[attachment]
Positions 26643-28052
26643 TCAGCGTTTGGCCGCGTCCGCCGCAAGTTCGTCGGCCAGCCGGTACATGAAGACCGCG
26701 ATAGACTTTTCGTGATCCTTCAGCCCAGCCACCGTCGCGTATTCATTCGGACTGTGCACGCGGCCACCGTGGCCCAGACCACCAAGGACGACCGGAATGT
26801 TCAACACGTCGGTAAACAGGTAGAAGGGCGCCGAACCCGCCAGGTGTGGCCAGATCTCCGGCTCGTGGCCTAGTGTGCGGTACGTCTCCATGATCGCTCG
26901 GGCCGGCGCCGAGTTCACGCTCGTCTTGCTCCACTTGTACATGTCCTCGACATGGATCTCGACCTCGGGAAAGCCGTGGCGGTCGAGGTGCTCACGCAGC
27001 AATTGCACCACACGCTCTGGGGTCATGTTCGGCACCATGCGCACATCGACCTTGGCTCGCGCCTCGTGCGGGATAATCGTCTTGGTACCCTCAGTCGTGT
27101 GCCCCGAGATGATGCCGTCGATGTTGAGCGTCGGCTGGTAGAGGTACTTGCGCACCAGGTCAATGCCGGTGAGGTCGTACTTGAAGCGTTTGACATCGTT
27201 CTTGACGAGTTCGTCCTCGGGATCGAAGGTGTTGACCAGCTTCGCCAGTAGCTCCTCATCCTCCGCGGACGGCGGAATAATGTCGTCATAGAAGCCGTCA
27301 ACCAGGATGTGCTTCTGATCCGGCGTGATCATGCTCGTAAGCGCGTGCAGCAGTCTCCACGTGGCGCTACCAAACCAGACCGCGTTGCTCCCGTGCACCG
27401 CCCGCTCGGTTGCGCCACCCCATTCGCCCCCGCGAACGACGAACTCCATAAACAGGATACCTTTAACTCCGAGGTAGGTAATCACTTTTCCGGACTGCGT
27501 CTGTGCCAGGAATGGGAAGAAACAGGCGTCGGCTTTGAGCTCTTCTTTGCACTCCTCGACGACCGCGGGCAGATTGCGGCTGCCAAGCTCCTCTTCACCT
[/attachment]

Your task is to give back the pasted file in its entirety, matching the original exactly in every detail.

Positions 26643-28052
26643 TCAGCGTTTGGCCGCGTCCGCCGCAAGTTCGTCGGCCAGCCGGTACATGAAGACCGCG
26701 ATAGACTTTTCGTGATCCTTCAGCCCAGCCACCGTCGCGTATTCATTCGGACTGTGCACGCGGCCACCGTGGCCCAGACCACCAAGGACGACCGGAATGT
26801 TCAACACGTCGGTAAACAGGTAGAAGGGCGCCGAACCCGCCAGGTGTGGCCAGATCTCCGGCTCGTGGCCTAGTGTGCGGTACGTCTCCATGATCGCTCG
26901 GGCCGGCGCCGAGTTCACGCTCGTCTTGCTCCACTTGTACATGTCCTCGACATGGATCTCGACCTCGGGAAAGCCGTGGCGGTCGAGGTGCTCACGCAGC
27001 AATTGCACCACACGCTCTGGGGTCATGTTCGGCACCATGCGCACATCGACCTTGGCTCGCGCCTCGTGCGGGATAATCGTCTTGGTACCCTCAGTCGTGT
27101 GCCCCGAGATGATGCCGTCGATGTTGAGCGTCGGCTGGTAGAGGTACTTGCGCACCAGGTCAATGCCGGTGAGGTCGTACTTGAAGCGTTTGACATCGTT
27201 CTTGACGAGTTCGTCCTCGGGATCGAAGGTGTTGACCAGCTTCGCCAGTAGCTCCTCATCCTCCGCGGACGGCGGAATAATGTCGTCATAGAAGCCGTCA
27301 ACCAGGATGTGCTTCTGATCCGGCGTGATCATGCTCGTAAGCGCGTGCAGCAGTCTCCACGTGGCGCTACCAAACCAGACCGCGTTGCTCCCGTGCACCG
27401 CCCGCTCGGTTGCGCCACCCCATTCGCCCCCGCGAACGACGAACTCCATAAACAGGATACCTTTAACTCCGAGGTAGGTAATCACTTTTCCGGACTGCGT
27501 CTGTGCCAGGAATGGGAAGAAACAGGCGTCGGCTTTGAGCTCTTCTTTGCACTCCTCGACGACCGCGGGCAGATTGCGGCTGCCAAGCTCCTCTTCACCT